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Friday, 21 July 2006 11:18
BNN: British Nursing News Online · www.bnn-online.co.uk
Children need more exercise
A study by the Norwegian School of Sports Science in Oslo claim that children need to exercise for at least 90 minutes a day to avoid heart disease when they are older.

The current UK guidelines recommend an hour of exercise - but recent studies found only one in 10 children of school age achieve that limit.

The researchers looked at over 1,730 children, aged nine or 15 years, from schools in Denmark, Estonia, and Portugal.

For each child they measured a combination of risk factors for cardiovascular disease, including blood pressure, weight and cholesterol, to calculate a combined risk factor score.

Over one weekend and two week days the children were asked to wear a monitor that measured how physically active they were.

The researchers found that their risk score for cardiovascular disease decreased with increasing physical activity.

The lowest risk scores were found in the nine year olds who did 116 minutes of moderate to vigorous intensity activity and the 15 year olds who did around 88 minutes daily.

This would correspond to walking at a speed of around 4 km/h for 90 minutes.

Professor Lars Bo Anderson and his team stress that the 90 minutes of daily exercise they are recommending for children would not have to be done in one chunk; it would be spaced over the day.

Neville Rigby of the International Obesity Task Force said children were being stifled from doing exercise.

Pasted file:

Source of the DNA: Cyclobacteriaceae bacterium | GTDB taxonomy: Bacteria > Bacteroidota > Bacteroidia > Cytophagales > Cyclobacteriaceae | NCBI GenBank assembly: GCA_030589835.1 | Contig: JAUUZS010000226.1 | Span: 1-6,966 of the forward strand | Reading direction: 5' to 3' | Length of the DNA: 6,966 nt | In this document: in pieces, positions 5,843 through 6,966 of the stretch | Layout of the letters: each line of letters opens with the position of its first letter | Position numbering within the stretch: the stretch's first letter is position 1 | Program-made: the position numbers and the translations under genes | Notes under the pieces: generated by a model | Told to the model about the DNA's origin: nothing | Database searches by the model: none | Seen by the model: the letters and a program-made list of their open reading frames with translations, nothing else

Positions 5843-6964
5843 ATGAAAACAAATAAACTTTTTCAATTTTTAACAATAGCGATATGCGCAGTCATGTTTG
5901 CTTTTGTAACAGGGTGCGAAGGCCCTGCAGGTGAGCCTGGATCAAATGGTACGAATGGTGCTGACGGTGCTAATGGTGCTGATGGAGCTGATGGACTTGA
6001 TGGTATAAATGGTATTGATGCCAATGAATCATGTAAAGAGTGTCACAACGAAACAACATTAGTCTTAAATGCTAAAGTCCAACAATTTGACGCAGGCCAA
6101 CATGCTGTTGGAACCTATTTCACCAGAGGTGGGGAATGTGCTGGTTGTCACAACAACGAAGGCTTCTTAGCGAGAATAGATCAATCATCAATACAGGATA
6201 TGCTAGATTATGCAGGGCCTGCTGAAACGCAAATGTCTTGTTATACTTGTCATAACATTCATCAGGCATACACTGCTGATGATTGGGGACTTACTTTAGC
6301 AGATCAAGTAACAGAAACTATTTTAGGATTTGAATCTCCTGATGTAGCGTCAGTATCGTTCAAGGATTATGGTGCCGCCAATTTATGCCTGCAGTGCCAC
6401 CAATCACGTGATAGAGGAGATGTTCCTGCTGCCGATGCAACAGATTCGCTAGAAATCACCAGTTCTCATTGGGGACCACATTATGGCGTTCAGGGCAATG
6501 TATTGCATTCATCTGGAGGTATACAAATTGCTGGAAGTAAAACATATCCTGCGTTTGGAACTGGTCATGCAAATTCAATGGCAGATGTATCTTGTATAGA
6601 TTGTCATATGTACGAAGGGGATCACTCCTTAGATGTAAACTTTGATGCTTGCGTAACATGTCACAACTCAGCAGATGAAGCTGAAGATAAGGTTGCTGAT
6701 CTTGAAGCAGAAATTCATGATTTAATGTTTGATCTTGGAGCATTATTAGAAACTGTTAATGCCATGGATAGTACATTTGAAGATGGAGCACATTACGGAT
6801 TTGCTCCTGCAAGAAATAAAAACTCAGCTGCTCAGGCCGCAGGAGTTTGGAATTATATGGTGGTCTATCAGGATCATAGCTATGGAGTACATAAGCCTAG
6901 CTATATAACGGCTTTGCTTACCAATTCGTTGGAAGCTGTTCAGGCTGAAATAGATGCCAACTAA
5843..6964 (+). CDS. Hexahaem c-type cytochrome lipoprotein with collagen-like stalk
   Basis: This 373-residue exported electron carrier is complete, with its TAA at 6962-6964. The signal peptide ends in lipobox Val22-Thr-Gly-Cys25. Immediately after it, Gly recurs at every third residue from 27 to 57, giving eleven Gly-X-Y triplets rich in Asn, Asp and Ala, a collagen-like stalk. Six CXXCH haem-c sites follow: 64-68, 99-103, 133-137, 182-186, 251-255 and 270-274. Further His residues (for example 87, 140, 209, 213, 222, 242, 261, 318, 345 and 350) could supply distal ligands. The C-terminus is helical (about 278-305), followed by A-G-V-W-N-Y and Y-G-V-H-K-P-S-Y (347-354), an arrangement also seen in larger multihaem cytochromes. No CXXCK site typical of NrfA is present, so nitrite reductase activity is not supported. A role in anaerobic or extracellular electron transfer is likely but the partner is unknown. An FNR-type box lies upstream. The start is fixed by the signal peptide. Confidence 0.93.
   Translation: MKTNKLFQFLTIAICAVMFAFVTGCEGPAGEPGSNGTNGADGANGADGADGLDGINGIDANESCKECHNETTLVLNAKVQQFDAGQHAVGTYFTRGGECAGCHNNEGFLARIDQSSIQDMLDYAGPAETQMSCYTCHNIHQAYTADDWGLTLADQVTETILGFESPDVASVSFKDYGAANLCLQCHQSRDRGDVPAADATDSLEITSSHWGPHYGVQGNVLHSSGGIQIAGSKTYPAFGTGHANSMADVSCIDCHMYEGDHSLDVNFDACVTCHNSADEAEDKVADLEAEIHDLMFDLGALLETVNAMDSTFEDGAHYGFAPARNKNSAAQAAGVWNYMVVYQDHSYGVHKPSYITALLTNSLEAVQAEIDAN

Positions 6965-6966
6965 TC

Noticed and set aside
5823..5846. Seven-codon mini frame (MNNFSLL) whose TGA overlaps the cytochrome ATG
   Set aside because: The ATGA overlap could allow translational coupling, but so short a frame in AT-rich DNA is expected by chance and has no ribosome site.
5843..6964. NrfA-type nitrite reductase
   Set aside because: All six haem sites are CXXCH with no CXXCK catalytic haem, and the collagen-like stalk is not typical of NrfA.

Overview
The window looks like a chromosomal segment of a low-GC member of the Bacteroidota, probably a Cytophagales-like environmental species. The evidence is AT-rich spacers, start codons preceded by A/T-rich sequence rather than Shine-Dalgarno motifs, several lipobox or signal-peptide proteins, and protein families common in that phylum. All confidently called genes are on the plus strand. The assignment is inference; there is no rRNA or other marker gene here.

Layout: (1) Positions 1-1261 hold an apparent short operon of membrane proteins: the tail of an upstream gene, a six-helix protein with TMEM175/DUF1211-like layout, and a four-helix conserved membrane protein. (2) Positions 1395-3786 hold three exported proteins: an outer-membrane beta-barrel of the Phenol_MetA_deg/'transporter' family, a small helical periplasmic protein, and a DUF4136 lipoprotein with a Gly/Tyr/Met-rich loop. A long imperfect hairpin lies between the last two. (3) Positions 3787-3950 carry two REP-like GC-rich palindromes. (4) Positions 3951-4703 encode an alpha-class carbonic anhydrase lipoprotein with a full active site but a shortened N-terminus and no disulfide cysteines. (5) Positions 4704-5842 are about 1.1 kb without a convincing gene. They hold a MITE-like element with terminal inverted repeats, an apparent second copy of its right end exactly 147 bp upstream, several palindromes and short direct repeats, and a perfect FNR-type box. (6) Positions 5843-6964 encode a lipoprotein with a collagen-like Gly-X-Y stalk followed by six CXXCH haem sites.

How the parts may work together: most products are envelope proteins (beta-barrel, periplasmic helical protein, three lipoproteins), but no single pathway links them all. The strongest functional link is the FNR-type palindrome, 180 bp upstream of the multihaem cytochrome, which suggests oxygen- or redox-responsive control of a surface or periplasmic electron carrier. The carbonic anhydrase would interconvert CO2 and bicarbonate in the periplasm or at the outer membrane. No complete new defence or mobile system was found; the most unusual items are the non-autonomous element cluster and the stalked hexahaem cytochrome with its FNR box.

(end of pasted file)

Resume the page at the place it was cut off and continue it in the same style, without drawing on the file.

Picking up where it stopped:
"When you drive your child to the school gate in your Chelsea tractor you are not helping your child.

"Most kids in a previous generation had to walk to school, cycle to school or catch a bus”.

Professor Chris Riddoch, head of the London Sports Institute at Middlesex University and one of the researchers who conducted the latest study, agreed, saying: "We have engineered a society that does not exercise - kids as well as adults”.

He said children needed to be allowed and encouraged to be active at every opportunity.

"Every little bit helps. If we are not successful then the next generation of adults will be less healthy than we are and we are no role model”.

He said much was being done to improve the situation but that unless things changed the NHS would crumble under the strain of treating escalating ill health.

A spokeswoman from the Department of Health said policy makers would consider the implications of the new findings "very carefully in the context of our efforts to halt the rise in obesity among children under 11 by 2010."

"It is important that we keep our recommendations under review as evidence like this comes to light," she added.

She said there were a number of schemes working to increase physical activity among young people, including issuing schoolchildren with pedometers - devices that measure how many steps someone takes.

The Government also wants all school pupils to receive two hours of PE and sport a day by 2010.

Steve Shaffelburg of the British Heart Foundation said: "For children to develop a lifelong healthy attitude to physical activity, it will take a concerted effort from many groups working together to find long-lasting solutions”.


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